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LOS ANGELES (Reuters) - Time-shifted TV viewing has more than doubled over the past year and over 40 percent of Americans now make plans to record their favorite shows and watch them later, according to a survey released on Tuesday.
More than two-thirds of viewers have watched prime-time television series through video on demand, digital video recorders and the Internet, the survey conducted for the No. 1 U.S. cable TV operator Comcast Corp found.
Sixty-one percent of those who responded said they were using time-shifting technologies more than one year ago.
The survey results underscore the surge in multi-platform TV viewing that has sparked a concerted search by broadcasters and advertisers for new ways to uniformly measure viewership.
"Time-shifting has got the mainstream and is changing the way people watch TV," said Diana Kerekes, vice president of entertainment services for Comcast.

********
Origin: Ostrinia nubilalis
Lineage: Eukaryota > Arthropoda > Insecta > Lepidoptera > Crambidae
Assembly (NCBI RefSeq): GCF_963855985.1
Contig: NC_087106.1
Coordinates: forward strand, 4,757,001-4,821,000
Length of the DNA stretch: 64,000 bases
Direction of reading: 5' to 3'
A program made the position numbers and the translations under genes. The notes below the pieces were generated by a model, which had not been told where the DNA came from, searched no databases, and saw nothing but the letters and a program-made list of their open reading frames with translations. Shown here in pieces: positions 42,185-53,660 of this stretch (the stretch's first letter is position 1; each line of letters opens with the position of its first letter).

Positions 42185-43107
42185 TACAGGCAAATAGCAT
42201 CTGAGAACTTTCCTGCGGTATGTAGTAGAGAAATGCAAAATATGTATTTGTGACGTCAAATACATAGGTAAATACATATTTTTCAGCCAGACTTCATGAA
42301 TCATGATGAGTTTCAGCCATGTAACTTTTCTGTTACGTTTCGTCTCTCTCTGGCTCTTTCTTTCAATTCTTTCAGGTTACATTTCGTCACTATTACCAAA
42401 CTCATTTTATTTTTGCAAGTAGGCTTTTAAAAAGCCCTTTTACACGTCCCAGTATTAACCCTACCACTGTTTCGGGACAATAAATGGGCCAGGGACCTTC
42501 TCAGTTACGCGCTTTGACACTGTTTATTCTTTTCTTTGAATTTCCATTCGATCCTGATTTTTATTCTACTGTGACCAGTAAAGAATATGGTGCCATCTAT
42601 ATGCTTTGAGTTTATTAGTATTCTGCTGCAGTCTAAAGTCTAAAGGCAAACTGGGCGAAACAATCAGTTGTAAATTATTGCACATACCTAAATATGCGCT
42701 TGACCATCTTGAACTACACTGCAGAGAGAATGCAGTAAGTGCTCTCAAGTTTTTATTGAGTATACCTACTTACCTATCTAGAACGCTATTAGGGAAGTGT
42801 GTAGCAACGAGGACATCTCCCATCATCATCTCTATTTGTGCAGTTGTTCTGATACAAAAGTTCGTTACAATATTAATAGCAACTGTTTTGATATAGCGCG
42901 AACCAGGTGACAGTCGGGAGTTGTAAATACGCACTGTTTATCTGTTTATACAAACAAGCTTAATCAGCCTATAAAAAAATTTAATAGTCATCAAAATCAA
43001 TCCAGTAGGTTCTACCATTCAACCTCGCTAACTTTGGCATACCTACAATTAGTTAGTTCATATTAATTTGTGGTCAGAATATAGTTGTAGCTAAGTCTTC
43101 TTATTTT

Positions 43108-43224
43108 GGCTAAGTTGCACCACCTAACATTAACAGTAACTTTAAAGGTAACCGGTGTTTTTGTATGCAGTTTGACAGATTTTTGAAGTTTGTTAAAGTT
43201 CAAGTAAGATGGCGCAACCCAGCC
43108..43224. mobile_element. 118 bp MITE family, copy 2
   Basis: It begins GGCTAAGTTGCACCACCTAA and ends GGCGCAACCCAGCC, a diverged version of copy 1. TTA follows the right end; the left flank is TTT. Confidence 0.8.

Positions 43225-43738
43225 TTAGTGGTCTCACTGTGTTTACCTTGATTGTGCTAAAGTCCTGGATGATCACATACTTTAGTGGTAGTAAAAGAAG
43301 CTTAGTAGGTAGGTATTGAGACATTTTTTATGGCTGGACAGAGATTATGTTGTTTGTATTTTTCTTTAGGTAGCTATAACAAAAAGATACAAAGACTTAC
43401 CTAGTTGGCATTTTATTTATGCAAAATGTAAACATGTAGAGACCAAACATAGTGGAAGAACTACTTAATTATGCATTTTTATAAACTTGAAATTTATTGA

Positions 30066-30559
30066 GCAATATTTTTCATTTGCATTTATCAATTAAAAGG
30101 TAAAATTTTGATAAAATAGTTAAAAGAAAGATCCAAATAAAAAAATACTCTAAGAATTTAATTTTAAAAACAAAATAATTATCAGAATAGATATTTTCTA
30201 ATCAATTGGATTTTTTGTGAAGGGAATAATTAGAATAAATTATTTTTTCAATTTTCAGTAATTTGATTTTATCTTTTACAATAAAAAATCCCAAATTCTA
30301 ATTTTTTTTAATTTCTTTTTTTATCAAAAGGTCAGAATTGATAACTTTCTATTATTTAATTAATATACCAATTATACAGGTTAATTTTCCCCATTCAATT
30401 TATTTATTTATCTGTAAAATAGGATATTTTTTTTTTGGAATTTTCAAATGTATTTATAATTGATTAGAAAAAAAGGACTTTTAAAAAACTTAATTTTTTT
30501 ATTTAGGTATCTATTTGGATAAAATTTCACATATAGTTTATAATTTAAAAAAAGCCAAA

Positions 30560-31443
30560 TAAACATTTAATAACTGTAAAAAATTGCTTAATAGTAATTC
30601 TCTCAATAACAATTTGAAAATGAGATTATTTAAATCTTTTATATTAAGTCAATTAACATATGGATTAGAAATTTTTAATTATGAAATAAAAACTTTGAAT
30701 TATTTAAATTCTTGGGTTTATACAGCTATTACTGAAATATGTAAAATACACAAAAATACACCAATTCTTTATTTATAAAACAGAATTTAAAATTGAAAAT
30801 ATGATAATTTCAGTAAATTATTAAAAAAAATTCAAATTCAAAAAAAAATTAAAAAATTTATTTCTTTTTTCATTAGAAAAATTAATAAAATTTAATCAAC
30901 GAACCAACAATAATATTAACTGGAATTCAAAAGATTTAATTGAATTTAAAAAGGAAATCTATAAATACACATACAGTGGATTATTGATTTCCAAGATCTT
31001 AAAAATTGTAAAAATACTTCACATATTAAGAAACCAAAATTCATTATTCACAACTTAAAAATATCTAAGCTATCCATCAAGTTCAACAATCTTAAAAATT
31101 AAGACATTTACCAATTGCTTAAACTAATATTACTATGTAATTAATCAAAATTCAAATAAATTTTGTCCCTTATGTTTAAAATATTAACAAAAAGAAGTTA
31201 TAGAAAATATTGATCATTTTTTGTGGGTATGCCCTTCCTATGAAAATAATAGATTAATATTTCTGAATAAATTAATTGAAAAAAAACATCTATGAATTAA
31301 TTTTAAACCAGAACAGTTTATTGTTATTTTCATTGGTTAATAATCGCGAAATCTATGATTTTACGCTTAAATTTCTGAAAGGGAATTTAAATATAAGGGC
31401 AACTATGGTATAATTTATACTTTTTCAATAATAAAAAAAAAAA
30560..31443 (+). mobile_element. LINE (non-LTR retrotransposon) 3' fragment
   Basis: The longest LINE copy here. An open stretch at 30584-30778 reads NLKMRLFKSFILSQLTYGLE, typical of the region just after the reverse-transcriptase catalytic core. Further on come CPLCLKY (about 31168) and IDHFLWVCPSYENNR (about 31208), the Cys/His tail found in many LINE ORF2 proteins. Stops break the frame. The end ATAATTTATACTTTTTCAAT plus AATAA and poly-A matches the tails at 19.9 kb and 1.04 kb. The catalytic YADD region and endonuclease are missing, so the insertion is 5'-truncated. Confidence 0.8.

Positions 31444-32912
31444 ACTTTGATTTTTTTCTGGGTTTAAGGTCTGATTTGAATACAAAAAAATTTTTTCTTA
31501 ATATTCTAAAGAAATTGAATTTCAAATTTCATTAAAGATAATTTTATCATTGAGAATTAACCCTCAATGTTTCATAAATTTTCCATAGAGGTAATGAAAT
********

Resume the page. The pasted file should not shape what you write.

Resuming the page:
"The results of our 'TV Pulse Survey' underscore more consumers are watching their favorite shows when and how they want to watch them," she added.
The survey found that 80 percent of those questioned planned to watch live the upcoming 2010-11 TV season starting in September. But 41 percent plan to use DVRs to record shows and watch them later, while 17 percent will watch online, and 16 percent will use on-demand services provided by cable and satellite companies.
As for the most anticipated new TV shows, those questioned ranked the CBS remake of 1970s crime series "Hawaii Five-O" at the top of their list, with CBS lawyer drama "The Good Wife", starring Julianna Margulies, and the Fox musical comedy "Glee" topping the list of returning favorites.
The survey was conducted with 1,000 people by International Communications Research on behalf of Comcast. Comcast is in the process of acquiring a controlling stake in the NBC TV network and sister cable networks from General Electric Co..
Reporting by Jill Serjeant; Editing by Bob Tourtellotte